Mike Compton Breathes Life Into Lost Bill Monroe Tunes
When Mike Compton first heard Bill Monroe and the Blue Grass Boys as a kid in Meridian, MS, it made a strong and not altogether pleasurable impression. “I do remember it being quite a jolt,” he writes in the liner notes of his new album Rare & Fine: Uncommon Tunes of Bill Monroe. “The primal sound of his style made me a bit uncomfortable having grown up with more polished recordings but I couldn’t stop listening to him.”
Almost 50 years later, he’s still obsessed. Mike Compton is widely regarded as the closest student of Monroe’s music playing bluegrass today. While his career highlights include the era-shaping Nashville Bluegrass Band and a prominent place in the soundtrack of O Brother, Where Art Thou!, Compton’s long term legacy may be having helped educate legions of musicians and fans about why Monroe was great, exactly how he addressed his Gibson mandolin and what’s behind his pioneering musicianship. Compton has even transcribed around 500 Monroe recordings, solos and all, from a wide variety of sources.
Some of those sources - including cassettes, burned CDs and VHS tapes that Compton has been collecting since he first started visiting Nashville in the 1970s - are pictured on the cover of Rare & Fine. From that material, Compton pulled original instrumentals that were never published or formally recorded by the iconic father of bluegrass. With some patient listening, transcribing and deductive logic, Compton curated 13 songs and recorded them with a stellar Nashville string band.
The first single from the CD, “Orange Blossom Breakdown,” is a mandolin-led train song that seems to float down a set of tracks at high velocity, supported by banjo from Russ Carson and the album’s amazing triple fiddle contingent of Michael Cleveland, Shad Cobb and Laura Orshaw. The tune came from a tape that Compton thinks was made by a fan on a home cassette tape off the Grand Ole Opry on the radio circa 1950. Another early release, “Trail Of Tears,” brings a melancholy lope led by the fiddle section. Compton figured it out from a 1990s rehearsal tape.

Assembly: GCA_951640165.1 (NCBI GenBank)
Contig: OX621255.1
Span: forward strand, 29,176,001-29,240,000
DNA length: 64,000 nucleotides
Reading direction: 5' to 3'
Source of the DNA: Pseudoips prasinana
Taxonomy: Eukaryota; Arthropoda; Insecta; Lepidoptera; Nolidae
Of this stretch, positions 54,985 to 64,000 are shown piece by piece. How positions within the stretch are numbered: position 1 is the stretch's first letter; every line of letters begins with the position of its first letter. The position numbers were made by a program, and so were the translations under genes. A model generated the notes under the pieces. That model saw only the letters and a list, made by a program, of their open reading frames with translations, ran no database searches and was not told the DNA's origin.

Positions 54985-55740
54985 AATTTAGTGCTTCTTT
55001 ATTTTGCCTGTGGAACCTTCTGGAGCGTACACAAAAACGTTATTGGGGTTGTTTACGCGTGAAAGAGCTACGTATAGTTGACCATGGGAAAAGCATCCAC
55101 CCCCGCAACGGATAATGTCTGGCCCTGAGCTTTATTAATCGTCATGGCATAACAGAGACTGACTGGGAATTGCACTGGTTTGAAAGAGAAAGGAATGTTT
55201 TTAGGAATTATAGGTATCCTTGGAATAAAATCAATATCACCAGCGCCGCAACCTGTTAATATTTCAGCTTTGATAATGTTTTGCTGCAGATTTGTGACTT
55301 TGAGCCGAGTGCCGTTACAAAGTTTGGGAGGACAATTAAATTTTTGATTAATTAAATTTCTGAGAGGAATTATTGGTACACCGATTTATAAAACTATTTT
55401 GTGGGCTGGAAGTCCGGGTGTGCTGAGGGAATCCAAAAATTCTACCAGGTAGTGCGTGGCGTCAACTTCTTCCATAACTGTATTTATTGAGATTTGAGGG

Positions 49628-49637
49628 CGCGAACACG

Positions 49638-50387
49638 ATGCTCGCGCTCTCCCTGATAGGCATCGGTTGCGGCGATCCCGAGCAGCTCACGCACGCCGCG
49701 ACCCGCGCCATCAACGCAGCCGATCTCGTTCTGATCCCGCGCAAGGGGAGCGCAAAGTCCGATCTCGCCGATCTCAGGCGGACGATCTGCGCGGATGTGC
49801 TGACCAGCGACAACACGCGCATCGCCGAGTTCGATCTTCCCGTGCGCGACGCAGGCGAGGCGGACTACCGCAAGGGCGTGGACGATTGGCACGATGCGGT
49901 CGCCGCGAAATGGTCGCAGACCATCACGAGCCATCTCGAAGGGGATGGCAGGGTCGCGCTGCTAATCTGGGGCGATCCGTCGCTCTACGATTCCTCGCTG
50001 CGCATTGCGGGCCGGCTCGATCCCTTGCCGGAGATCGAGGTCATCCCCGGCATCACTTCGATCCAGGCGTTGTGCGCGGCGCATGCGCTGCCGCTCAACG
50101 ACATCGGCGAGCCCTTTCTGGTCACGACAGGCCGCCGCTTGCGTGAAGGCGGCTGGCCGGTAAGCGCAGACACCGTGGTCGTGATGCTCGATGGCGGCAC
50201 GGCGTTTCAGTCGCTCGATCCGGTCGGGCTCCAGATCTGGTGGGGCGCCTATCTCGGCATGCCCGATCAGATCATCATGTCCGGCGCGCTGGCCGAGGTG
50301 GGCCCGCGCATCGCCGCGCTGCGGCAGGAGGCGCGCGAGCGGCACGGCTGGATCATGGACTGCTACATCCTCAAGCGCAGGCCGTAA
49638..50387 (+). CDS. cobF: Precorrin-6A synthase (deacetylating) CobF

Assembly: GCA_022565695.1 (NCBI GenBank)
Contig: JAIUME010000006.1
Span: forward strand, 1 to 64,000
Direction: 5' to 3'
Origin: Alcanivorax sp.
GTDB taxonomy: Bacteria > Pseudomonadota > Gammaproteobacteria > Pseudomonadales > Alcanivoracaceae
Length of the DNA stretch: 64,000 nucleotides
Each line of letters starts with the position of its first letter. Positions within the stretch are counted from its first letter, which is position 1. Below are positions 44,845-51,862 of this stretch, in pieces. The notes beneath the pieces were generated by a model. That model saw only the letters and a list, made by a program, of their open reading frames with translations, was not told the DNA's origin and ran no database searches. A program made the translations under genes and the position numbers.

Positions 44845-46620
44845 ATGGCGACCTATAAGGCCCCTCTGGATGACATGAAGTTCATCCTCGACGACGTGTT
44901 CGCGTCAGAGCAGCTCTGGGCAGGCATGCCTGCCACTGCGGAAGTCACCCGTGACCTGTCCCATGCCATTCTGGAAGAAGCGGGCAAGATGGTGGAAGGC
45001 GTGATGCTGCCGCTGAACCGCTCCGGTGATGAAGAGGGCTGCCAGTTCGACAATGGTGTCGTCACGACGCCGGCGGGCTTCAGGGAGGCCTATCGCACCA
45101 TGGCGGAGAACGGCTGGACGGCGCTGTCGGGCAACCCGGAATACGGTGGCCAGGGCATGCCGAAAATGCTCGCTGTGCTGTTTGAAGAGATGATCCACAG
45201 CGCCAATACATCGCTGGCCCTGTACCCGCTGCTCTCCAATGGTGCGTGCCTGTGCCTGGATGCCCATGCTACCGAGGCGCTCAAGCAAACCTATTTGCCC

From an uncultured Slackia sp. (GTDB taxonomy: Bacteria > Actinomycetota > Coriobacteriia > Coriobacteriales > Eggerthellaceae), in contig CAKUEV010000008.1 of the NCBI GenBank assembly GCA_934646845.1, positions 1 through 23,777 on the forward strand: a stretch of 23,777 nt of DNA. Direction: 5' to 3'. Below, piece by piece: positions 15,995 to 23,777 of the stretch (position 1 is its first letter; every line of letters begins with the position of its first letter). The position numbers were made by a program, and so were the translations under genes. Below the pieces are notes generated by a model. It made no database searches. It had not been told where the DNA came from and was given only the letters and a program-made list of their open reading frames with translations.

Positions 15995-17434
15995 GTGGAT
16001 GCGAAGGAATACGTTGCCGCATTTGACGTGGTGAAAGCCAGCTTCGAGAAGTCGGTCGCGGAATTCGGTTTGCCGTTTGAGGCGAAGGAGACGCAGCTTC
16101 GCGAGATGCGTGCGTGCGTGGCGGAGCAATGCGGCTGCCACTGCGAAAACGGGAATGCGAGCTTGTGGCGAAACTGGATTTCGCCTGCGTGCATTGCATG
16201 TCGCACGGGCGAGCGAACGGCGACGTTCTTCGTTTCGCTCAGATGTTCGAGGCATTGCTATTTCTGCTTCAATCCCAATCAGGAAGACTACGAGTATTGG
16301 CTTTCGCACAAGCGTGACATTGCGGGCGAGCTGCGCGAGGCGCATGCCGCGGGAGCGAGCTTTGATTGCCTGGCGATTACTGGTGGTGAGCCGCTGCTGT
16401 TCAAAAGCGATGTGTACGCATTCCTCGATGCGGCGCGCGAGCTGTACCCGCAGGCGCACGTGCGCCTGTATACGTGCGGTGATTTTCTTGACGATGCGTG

And the compositions didn’t all come buttoned up either. “Some of them were, gosh, just bits and pieces,” says Compton in an interview taped for a future episode of The String. “There's a couple of them that Bill had an idea for running through his head. And he was playing the idea. And then maybe it would stop for a little bit, and it would come back in. He would play another little spasm of it. And then there would be a third part that or something that sounded like it was related to what he had just played. One of the others was just dribs and drabs of something off the radio, and just enough of it to piece it together.”
Not everyone would have the guts or background to finish unfinished Bill Monroe repertoire, but Compton’s authority here is well earned. After studying Monroe’s music in minute detail on LPs as a kid and after becoming a bluegrass musician in Nashville in the 70s, Monroe, in his diffident kind of way, offered Compton mentorship and feedback. Years later, Mike inherited stewardship of the Monroe Mandolin Camp, where students annually learn the master’s style in forensic detail.
Compton hints that he has more undiscovered Monroe songs held in reserve for possible future recording. In the meantime, enjoy this archeological dig of an album. I know of nothing quite like it in bluegrass music.